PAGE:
> I am going to install a vanity marble top with sink onto my vanity after
> I take off the old, naturally. I have lots of plumber's putty which i
> know i can use on the faucet drain, but could i also use it as a sealant
> to my vanity?
I'm wanting to clarify a few points here.
Plumber's putty is NORMALLY used to seal between the lip and top of the
counter top on a drop-in sink. I really don't know if the same is true
for undermount sinks, or not.
Yes, most plumbers probably would use silicone caulk as the sealant
under a drop-in kitchen sink, but I won't do that, and haven't in the
21 kitchen sinks in my building. The reason why is that silicone also
works as a good adhesive, and should you ever want to remove that sink
in future, having silicone holding it in place is just gonna make it
more of a fight to remove. And, removing the silicone stuck to the
counter top is very much more difficult than plumber's putty.
So, if it were me, if this is a drop-in sink, I'd definitely use
Someone said that "putty" is simply clay mixed with linseed oil. That
is correct. GLAZING putty, which is used on old windows is nothing more
than linseed oil mixed with clay. Plumber's putty is a different kettle
of fish because it doesn't harden the way glazing putty does. If you
buy a tub of plumber's putty, the surface of it won't get hard when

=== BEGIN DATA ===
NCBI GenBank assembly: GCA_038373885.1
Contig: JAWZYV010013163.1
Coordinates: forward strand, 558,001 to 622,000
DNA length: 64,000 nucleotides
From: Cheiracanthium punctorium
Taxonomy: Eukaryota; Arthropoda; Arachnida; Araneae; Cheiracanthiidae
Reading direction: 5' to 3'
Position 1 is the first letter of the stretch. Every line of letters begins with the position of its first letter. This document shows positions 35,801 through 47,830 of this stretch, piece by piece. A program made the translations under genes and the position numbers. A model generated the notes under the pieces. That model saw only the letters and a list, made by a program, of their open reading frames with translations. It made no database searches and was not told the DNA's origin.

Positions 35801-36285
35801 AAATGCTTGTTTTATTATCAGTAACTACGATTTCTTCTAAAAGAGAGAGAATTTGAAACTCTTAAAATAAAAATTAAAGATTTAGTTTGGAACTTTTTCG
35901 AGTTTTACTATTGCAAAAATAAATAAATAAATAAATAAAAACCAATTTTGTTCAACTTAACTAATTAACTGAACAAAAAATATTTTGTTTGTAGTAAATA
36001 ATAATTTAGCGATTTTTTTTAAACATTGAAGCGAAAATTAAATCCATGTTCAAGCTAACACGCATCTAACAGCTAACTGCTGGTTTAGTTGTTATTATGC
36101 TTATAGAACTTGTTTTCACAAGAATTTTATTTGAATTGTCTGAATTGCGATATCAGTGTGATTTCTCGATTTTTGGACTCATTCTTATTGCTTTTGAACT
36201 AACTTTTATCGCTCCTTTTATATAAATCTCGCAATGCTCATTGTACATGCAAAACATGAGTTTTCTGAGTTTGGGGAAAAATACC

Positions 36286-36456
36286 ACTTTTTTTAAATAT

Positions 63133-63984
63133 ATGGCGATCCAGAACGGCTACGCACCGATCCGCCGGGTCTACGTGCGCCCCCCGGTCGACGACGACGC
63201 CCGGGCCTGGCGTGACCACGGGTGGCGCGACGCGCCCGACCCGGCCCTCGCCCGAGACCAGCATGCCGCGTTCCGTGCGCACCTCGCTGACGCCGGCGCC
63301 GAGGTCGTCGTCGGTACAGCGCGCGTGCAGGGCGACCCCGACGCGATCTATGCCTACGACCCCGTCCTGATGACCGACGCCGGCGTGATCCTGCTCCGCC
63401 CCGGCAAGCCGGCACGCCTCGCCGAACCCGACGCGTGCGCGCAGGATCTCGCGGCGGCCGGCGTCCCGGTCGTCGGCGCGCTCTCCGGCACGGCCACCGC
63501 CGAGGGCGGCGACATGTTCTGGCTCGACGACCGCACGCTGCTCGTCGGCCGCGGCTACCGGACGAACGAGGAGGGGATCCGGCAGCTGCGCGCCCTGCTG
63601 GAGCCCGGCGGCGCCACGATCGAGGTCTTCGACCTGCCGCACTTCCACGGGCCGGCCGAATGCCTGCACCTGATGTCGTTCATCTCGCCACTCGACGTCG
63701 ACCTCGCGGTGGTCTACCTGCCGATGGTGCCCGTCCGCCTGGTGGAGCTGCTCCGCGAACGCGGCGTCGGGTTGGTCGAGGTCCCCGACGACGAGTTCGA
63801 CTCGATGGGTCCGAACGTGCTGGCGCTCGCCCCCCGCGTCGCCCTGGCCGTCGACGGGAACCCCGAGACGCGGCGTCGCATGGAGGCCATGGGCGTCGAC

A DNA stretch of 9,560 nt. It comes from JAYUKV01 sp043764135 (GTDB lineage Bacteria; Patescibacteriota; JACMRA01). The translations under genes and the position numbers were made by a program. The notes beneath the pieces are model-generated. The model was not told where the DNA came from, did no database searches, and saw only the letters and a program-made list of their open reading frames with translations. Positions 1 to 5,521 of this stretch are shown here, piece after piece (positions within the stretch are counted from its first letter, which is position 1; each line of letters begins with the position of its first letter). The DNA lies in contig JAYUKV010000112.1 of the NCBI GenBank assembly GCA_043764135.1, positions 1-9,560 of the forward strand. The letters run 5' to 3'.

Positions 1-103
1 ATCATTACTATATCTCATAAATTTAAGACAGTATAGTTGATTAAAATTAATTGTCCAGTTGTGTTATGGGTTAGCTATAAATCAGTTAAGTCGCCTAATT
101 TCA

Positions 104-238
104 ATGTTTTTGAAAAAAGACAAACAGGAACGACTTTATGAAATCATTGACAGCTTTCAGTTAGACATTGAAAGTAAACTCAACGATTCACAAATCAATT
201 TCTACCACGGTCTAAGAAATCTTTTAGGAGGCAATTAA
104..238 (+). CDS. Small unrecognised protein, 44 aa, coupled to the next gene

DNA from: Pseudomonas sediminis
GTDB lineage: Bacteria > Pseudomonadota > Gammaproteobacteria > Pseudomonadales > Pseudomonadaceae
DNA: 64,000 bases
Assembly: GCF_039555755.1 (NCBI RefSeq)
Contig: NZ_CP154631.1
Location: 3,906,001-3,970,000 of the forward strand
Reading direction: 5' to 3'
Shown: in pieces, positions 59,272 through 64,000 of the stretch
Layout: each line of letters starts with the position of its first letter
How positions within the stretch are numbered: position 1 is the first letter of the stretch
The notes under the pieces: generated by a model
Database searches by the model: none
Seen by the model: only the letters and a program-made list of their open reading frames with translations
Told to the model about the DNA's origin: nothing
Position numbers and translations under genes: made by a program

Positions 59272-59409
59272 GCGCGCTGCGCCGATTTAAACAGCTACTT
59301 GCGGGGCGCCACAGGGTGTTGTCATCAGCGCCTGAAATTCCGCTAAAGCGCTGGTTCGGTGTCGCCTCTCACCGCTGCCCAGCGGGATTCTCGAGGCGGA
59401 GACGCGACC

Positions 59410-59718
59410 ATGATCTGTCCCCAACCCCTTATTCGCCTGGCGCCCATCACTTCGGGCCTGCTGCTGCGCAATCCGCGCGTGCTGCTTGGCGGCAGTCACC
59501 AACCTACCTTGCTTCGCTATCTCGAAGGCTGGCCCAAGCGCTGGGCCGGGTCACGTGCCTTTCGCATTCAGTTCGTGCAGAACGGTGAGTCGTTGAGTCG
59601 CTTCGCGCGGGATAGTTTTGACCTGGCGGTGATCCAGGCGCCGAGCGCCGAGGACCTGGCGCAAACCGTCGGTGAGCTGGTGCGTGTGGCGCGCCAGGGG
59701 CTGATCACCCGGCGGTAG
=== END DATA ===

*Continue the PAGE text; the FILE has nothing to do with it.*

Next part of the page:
exposed to air the way glazing putty will. I really don't know the
difference between glazing putty and plumber's putty, but if I had to
guess, my guess would be that unlike the linseed oil used in glazing
putty, plumber's putty uses a semi-drying oil.
Drying oils are those which dry to a solid when exposed to the oxygen in
the air. Such oils include linseed oil, Tung oil, walnut oil, poppyseed
oil, oiticia oil, safflower oil, Tall oil (which is a by-product of the
pulp and paper industry) and some oils derived from fish.
Non-drying oils are those which don't react with oxygen to transform
into a solid at all, and such oils would include crude oil, olive oil,
and palm tree oil.
However, there are also "semi-drying" oils with transform from a liquid
to a stiff liquid when exposed to the oxygen in the air, and such oils
would include soy bean oil.
My guess, and it's only a guess, is that plumber's putty is clay mixed
with a semi-drying oil, like soy bean oil. Old plumber's putty is stiff
and breaks easily. But, it's not nearly as rigid as old glazing putty.
So, if this is a drop-in sink, yeah, go ahead and use plumber's putty.